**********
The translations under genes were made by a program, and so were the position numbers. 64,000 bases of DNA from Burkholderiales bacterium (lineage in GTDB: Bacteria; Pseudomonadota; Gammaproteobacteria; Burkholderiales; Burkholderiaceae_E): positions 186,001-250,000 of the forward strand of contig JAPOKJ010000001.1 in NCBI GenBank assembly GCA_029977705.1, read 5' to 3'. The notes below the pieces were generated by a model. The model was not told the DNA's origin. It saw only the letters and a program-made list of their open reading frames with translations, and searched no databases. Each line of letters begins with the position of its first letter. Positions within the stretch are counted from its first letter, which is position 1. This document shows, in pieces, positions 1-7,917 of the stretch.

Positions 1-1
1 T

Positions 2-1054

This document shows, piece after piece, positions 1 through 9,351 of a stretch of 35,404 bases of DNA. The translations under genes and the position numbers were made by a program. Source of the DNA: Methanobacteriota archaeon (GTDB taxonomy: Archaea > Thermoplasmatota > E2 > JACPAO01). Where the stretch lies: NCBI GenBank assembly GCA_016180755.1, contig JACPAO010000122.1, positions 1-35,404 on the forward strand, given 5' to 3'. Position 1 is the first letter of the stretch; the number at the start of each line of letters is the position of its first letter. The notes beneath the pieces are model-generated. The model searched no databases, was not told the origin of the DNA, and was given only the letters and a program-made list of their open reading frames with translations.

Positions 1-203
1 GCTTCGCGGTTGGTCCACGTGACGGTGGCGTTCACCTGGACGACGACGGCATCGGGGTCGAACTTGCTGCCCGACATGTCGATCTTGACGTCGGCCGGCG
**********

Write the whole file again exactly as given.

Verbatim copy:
The translations under genes were made by a program, and so were the position numbers. 64,000 bases of DNA from Burkholderiales bacterium (lineage in GTDB: Bacteria; Pseudomonadota; Gammaproteobacteria; Burkholderiales; Burkholderiaceae_E): positions 186,001-250,000 of the forward strand of contig JAPOKJ010000001.1 in NCBI GenBank assembly GCA_029977705.1, read 5' to 3'. The notes below the pieces were generated by a model. The model was not told the DNA's origin. It saw only the letters and a program-made list of their open reading frames with translations, and searched no databases. Each line of letters begins with the position of its first letter. Positions within the stretch are counted from its first letter, which is position 1. This document shows, in pieces, positions 1-7,917 of the stretch.

Positions 1-1
1 T

Positions 2-1054

This document shows, piece after piece, positions 1 through 9,351 of a stretch of 35,404 bases of DNA. The translations under genes and the position numbers were made by a program. Source of the DNA: Methanobacteriota archaeon (GTDB taxonomy: Archaea > Thermoplasmatota > E2 > JACPAO01). Where the stretch lies: NCBI GenBank assembly GCA_016180755.1, contig JACPAO010000122.1, positions 1-35,404 on the forward strand, given 5' to 3'. Position 1 is the first letter of the stretch; the number at the start of each line of letters is the position of its first letter. The notes beneath the pieces are model-generated. The model searched no databases, was not told the origin of the DNA, and was given only the letters and a program-made list of their open reading frames with translations.

Positions 1-203
1 GCTTCGCGGTTGGTCCACGTGACGGTGGCGTTCACCTGGACGACGACGGCATCGGGGTCGAACTTGCTGCCCGACATGTCGATCTTGACGTCGGCCGGCG